Anthropology is a discipline, which serves the infinite curiosity about human beings. Etymologically the term is derived from two distinct Greek words —’Anthropos’, the meaning of which is man and the ‘logos’ refers to science or study. Therefore, we define anthropology as a discipline which studies the human beings, scientifically. But this definition is incomplete for the reason that there are also several disciplines, which are concerned with man; they study one aspect of man or the other.
Sociology, psychology, political science, economics, history, human biology and even the humanistic disciplines like philosophy, literature, etc. form this group. Each of those disciplines is specialized to deal with a typical aspect of different groups of man.
They may also cling to specific cultures and their moorings. Therefore, none of these disciplines can cover the whole jurisdiction of anthropology. Rather anthropology is a larger whole where different disciplines unite together despite the diversity of their interest.
It possesses its own distinctiveness in the study of man. It is the only discipline, which strives to understand man and his actions in totality. Anthropologists believe in the integration of knowledge and realize the harmful effects of compartmentalization.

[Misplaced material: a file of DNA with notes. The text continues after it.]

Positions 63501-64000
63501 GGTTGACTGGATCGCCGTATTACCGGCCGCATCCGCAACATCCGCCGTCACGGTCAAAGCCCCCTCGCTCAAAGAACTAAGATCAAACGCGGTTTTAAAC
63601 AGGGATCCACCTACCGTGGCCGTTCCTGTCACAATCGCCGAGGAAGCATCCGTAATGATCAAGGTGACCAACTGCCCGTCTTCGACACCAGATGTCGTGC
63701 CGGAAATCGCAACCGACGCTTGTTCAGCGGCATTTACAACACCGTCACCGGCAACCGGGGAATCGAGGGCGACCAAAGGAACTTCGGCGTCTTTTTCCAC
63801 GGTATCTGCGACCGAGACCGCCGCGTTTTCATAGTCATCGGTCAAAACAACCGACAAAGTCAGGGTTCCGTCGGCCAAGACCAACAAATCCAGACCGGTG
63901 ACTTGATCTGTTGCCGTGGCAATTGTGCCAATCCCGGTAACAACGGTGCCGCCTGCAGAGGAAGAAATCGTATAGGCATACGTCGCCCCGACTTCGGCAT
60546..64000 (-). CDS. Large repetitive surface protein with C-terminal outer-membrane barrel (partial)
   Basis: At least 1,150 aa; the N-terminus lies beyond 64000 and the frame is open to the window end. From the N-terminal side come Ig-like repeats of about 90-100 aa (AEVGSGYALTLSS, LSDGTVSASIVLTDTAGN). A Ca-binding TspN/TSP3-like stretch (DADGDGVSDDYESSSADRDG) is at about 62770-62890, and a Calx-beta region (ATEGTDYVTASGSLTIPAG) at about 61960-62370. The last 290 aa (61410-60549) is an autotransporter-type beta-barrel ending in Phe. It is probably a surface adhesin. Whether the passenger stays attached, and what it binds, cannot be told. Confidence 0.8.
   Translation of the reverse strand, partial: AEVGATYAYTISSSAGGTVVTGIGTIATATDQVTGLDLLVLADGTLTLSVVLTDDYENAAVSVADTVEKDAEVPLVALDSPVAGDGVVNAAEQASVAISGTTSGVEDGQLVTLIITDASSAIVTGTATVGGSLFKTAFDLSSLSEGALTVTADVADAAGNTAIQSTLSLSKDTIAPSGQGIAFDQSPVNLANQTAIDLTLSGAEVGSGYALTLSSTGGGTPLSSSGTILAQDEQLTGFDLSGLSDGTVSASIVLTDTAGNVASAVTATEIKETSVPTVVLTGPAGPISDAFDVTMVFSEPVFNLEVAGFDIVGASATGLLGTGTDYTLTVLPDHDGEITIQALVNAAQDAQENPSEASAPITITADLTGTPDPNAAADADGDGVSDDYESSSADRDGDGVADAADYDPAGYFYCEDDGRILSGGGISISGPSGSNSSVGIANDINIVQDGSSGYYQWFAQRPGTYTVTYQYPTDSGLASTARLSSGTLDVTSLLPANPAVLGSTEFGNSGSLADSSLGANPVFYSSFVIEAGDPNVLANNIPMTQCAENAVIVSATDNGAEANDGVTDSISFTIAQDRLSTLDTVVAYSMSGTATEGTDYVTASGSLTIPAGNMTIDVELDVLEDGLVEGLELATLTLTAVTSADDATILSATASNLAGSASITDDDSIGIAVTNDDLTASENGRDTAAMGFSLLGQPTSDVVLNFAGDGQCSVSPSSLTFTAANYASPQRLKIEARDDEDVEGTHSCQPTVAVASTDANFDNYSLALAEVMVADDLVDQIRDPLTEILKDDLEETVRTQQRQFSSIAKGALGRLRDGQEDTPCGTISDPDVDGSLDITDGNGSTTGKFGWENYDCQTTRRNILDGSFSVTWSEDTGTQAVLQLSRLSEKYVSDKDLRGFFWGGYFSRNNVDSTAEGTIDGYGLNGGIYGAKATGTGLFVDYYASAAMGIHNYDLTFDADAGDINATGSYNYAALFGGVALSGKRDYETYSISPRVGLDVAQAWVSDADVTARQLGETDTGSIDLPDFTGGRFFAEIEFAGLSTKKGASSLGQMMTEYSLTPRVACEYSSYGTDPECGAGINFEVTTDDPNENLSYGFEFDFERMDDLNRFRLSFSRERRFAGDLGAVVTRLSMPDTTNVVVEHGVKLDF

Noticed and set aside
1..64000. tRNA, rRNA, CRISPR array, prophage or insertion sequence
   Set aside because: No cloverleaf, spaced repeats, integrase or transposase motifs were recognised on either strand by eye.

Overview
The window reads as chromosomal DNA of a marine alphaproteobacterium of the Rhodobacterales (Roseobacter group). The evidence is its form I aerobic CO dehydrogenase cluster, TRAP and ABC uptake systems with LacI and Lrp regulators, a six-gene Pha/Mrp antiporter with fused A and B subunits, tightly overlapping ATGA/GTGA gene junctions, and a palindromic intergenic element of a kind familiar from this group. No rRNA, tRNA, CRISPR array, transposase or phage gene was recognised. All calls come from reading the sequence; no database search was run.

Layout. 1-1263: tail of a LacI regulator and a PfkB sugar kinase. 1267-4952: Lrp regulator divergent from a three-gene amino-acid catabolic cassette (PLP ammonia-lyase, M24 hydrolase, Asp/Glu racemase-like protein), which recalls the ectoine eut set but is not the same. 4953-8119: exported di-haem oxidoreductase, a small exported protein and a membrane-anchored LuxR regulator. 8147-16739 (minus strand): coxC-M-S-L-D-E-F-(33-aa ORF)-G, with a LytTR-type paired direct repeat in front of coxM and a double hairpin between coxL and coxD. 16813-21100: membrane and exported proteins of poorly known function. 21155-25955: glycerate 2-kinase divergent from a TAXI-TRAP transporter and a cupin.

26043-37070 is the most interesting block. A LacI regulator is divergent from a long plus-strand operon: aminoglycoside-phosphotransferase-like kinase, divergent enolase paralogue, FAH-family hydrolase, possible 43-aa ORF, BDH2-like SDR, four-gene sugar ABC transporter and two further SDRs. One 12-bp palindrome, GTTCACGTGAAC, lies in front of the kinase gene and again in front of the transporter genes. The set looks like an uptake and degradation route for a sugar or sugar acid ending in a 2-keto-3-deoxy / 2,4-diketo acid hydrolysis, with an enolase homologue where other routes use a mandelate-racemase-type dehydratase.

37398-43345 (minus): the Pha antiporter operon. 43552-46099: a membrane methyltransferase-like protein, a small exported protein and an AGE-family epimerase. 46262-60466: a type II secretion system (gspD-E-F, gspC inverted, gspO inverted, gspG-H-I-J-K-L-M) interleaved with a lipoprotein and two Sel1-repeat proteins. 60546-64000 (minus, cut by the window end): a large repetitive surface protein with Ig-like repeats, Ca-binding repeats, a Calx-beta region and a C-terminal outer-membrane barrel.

The index of anthropologists is man—wherever may he be whether on land, air or sea. They study the human beings in all climates and times. Men of the prehistoric as well as the historic past, men of the present generation and also of coming future come within the purview of anthropologists.
But obviously they are not concerned with a particular man as such; their attention centre on ‘men in group’. They perceive man not only as animal but also a social human having a history. People irrespective of their genders, ages and occupations are considered. Anthropologists deal with both male and female—old, middle-aged and young.
Doctors, lawyers, students, agriculturists, public administrators, bureaucrats, etc. all are taken into account. People with different ideologies (democrat, communist, socialist etc.) or different creeds (Hindu, Muslim, Christian, Jain, Zoroastrian, pagan, ancestor worshipper, atheist, etc.) appear to them with same importance.
Even, the village folk and the city people are investigated with equal attention. Man has been conceived as the creator of his cultural destiny. Therefore, anthropology is concerned with a rounded study of man—it studies men at all levels of culture. None of the other disciplines can be so pervasive.
For example, the economists who are interested in economic behaviour of man, study man solely from the economic point of view. Political scientists work with that human behaviour, which are related only to the political affairs. A historian while is concerned with the past events of men, a geographer wants to project man in relation to his habitat and environment.
A human biologist or a physiologist similarly involves him for the determination of biological or physiological configuration of a body where a psychologist wholly deals with the mental behaviour of an individual. Thus, each of these disciplines segregates some of the aspects instead of studying them all at a time. Approach of anthropology is therefore unique in the study -of man. It never analyses human behaviour in piece meal manner. Rather it fries to cover all aspects; all possible range of human behaviour.